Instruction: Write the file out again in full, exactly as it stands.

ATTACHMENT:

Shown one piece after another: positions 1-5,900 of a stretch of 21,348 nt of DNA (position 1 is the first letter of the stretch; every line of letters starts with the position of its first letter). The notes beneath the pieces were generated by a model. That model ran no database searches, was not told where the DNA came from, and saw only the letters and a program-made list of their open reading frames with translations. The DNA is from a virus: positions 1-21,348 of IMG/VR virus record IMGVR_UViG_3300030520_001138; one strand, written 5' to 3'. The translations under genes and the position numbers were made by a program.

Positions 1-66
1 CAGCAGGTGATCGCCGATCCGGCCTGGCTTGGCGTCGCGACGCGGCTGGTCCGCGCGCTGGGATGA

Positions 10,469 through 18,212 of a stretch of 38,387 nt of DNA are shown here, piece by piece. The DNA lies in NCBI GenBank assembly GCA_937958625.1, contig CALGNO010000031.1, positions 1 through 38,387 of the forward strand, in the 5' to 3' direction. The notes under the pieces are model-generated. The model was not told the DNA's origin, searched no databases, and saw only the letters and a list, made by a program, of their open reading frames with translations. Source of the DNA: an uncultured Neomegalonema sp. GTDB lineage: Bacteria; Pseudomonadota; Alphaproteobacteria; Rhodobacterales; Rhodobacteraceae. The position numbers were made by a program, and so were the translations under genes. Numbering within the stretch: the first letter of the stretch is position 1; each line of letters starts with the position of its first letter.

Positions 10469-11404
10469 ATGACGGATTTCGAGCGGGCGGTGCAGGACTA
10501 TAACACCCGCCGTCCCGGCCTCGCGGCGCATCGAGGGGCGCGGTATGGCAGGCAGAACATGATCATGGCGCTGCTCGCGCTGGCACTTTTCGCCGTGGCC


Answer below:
Shown one piece after another: positions 1-5,900 of a stretch of 21,348 nt of DNA (position 1 is the first letter of the stretch; every line of letters starts with the position of its first letter). The notes beneath the pieces were generated by a model. That model ran no database searches, was not told where the DNA came from, and saw only the letters and a program-made list of their open reading frames with translations. The DNA is from a virus: positions 1-21,348 of IMG/VR virus record IMGVR_UViG_3300030520_001138; one strand, written 5' to 3'. The translations under genes and the position numbers were made by a program.

Positions 1-66
1 CAGCAGGTGATCGCCGATCCGGCCTGGCTTGGCGTCGCGACGCGGCTGGTCCGCGCGCTGGGATGA

Positions 10,469 through 18,212 of a stretch of 38,387 nt of DNA are shown here, piece by piece. The DNA lies in NCBI GenBank assembly GCA_937958625.1, contig CALGNO010000031.1, positions 1 through 38,387 of the forward strand, in the 5' to 3' direction. The notes under the pieces are model-generated. The model was not told the DNA's origin, searched no databases, and saw only the letters and a list, made by a program, of their open reading frames with translations. Source of the DNA: an uncultured Neomegalonema sp. GTDB lineage: Bacteria; Pseudomonadota; Alphaproteobacteria; Rhodobacterales; Rhodobacteraceae. The position numbers were made by a program, and so were the translations under genes. Numbering within the stretch: the first letter of the stretch is position 1; each line of letters starts with the position of its first letter.

Positions 10469-11404
10469 ATGACGGATTTCGAGCGGGCGGTGCAGGACTA
10501 TAACACCCGCCGTCCCGGCCTCGCGGCGCATCGAGGGGCGCGGTATGGCAGGCAGAACATGATCATGGCGCTGCTCGCGCTGGCACTTTTCGCCGTGGCC